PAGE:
Q & A: Pell vs Dawkins

By David Knox on April 5, 2012 / Filed Under Programming 19

On Easter Monday night Q & A will host a two-man debate between Catholic Archbishop of Sydney, Cardinal George Pell and outspoken, British atheist Richard Dawkins.

In Australia to attend a global atheist convention, Dawkins describes himself as an evolutionary biologist, author and militant atheist. He became popular around the world in 1976 with his book The Selfish Gene but is best known for his global best seller The God Delusion.

Last appearing on Q&A in March 2010, Dawkins is uncompromising, provocative and controversial. He contends that a supernatural creator almost certainly does not exist and that religious faith qualifies as a delusion.

Conversely, first time Q&A panellist Cardinal Pell is the most senior Catholic churchman in Australia. Installed as Archbishop of Sydney in 2001, Cardinal Pell is widely quoted on such controversial issues as abortion, stem cell research, climate change and gay marriage and is even seen as a potential Pope.

Named as one of the top 50 most influential people in Australian politics for 2012, Cardinal Pell has also been vocal in his opposition to the Iraq War and Australia’s treatment of refugees.

“This is a remarkable match-up” said Tony Jones “A title fight of belief.”

“Dawkins and Pell are powerful advocates at the height of their powers for two opposing world views: atheism and faith.”

ABC1 will also launch its interactive Q & A Vote tool on Monday.

9:35pm Monday on ABC1.

19 Comments »

  1. Jaques Seven April 10, 2012 at 1:51 pm -

    Well, this ABC Q&A was a very poor show.
    The level of intellectual debate was pretty appalling.
    Only Tony Jones seemed have any grasp of the issues.
    Richard just seemed so dazed I expect that jet-lag had caught up with him. When discussing Darwin he really struggled and could not concisely describe the essence of Darwin’s work. To say evolution is not random is not true, but A/B Pell didn’t know either. Randomness is the essense of evolution. That provides the minute physical and genetic changes that allows natural selection to work. When plants, for example are washed up (randomly!) at different locations (eg islands) then variations in species can result. But Richard really struggled. He could not express the fact that Darwins religious persuasion had absolutely nothing to do with the great science of his achievement. Darwin’s science is unbelievably still questioned by those who refuse to accept great science. The comments by A/B Pell were very often attacks on the person with no semblance of scientific logic. Almost every rule in making an argument was broken by Pell. Oh well…….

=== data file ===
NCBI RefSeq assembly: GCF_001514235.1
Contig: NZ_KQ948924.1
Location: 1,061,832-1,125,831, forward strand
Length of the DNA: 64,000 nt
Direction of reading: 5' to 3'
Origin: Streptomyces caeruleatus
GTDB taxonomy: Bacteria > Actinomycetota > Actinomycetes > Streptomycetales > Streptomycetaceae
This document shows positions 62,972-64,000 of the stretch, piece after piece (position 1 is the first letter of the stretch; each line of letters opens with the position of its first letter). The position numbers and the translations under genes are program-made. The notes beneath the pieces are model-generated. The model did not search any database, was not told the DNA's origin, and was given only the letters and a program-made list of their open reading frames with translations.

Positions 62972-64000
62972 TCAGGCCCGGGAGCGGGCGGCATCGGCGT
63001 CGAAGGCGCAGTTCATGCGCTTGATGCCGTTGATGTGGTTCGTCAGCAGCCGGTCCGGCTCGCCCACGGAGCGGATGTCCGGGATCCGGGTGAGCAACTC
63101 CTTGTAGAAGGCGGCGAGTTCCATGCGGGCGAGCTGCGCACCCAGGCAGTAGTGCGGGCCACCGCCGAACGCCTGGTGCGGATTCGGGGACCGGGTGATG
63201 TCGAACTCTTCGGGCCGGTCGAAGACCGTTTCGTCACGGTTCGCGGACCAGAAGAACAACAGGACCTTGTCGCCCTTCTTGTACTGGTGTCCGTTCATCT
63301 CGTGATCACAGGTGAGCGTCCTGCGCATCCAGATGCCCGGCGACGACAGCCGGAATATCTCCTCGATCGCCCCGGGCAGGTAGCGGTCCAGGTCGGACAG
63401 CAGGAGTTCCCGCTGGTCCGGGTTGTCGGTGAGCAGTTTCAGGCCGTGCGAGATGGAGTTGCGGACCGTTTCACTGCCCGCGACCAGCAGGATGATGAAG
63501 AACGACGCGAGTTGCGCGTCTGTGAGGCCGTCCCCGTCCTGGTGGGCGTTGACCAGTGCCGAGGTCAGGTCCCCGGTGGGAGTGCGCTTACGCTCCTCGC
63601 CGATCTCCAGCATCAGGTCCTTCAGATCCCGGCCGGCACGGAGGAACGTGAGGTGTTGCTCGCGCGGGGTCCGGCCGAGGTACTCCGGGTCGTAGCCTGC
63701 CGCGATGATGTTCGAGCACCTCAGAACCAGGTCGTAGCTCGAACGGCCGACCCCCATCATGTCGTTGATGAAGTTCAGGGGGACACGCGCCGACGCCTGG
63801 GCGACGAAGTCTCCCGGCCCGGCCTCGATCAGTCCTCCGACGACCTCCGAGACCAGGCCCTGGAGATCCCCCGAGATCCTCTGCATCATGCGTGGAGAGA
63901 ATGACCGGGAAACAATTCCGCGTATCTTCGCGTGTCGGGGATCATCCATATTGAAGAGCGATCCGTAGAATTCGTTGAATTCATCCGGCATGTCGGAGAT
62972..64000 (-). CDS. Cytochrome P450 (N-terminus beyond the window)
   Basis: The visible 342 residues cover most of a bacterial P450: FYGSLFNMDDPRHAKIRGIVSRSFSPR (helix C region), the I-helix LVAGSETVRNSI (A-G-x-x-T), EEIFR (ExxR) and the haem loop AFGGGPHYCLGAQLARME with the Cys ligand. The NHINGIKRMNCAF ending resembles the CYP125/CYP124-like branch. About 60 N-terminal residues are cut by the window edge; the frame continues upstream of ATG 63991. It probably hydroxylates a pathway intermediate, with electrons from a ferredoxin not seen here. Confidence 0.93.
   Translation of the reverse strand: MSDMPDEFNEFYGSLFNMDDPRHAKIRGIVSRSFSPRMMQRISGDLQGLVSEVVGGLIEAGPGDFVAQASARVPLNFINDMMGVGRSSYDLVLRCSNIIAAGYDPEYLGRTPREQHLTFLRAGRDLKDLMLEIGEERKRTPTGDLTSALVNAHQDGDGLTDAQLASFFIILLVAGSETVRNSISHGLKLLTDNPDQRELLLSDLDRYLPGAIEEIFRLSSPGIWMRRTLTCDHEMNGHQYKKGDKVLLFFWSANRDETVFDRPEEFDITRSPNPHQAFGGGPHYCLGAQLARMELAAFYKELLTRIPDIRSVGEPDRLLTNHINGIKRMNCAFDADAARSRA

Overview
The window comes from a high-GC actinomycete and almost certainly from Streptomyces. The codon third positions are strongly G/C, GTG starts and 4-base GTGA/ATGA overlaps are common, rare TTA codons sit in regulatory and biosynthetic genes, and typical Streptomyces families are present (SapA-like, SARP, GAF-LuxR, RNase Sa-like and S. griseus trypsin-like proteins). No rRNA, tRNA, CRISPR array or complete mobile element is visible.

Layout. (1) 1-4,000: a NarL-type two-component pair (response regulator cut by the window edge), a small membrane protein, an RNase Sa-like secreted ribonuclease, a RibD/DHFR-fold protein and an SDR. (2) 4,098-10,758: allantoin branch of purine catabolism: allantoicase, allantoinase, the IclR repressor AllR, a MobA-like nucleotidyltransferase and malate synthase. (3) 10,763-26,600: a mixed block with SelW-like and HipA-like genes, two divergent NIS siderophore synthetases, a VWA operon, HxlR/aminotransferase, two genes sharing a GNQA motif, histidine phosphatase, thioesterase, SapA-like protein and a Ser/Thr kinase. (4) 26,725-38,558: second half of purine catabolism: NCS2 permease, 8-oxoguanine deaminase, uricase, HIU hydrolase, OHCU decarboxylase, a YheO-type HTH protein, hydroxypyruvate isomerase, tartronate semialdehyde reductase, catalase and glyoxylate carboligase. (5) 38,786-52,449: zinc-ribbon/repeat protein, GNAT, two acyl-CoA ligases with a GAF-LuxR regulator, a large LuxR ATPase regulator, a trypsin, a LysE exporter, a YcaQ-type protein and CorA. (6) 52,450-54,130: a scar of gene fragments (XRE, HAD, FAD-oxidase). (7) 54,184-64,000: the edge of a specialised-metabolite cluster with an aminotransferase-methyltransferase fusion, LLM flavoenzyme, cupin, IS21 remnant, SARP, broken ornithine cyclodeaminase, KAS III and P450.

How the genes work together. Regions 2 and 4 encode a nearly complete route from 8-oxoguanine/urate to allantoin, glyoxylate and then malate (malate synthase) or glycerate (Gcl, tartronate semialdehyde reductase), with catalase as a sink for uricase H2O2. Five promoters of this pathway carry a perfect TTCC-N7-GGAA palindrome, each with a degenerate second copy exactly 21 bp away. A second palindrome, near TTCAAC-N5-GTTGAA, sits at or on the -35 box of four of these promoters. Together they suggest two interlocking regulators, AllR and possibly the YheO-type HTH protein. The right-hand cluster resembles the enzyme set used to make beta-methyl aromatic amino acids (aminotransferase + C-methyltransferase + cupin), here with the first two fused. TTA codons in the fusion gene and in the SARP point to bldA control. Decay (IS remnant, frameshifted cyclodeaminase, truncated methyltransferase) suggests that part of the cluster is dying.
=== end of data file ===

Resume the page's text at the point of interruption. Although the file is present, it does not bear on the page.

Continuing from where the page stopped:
Jaques.

  2. David Knox April 10, 2012 at 12:33 am -

    It aired at 9:35pm Monday on ABC1 and will be available on iView on ABC’s website.

  3. hanh April 9, 2012 at 11:35 pm -

    Hi guys

    I am new to TV tonight ?

    can anyone tell me how to go about so i can view the coming debate please.

    thanks

  4. Freed Spirit April 9, 2012 at 11:33 pm -

    Thanks Richard for your comments about the issue of being good enough or not good enough to go to heaven. I hope you will see this comment. The thing is it’s got nothing to do with human goodness at all (which I agree is abundant), but God’s goodness. It’s a totally level playing field, and human goodness is not what gains entry to heaven. Faith in Jesus is what gets us to heaven, and that’s available to all (see John 3:16; in fact the whole gospel of John is a great place to start exploring the bible, that’s what switched me onto God). Compared to God’s perfection no-one’s good enough, which is why God the Father and God the Son (Jesus) agreed that Jesus would come to earth and take the fall for us, to make a way back to connection with God. We do live in an imperfect world, and in it it’s hard to accept the existence of a good God. I am a lover of both science and God, and they sit quite harmoniously in my consciousness. And in both there are questions I can’t answer, but that doesn’t mean in either sphere I “throw out the baby with the bathwater”.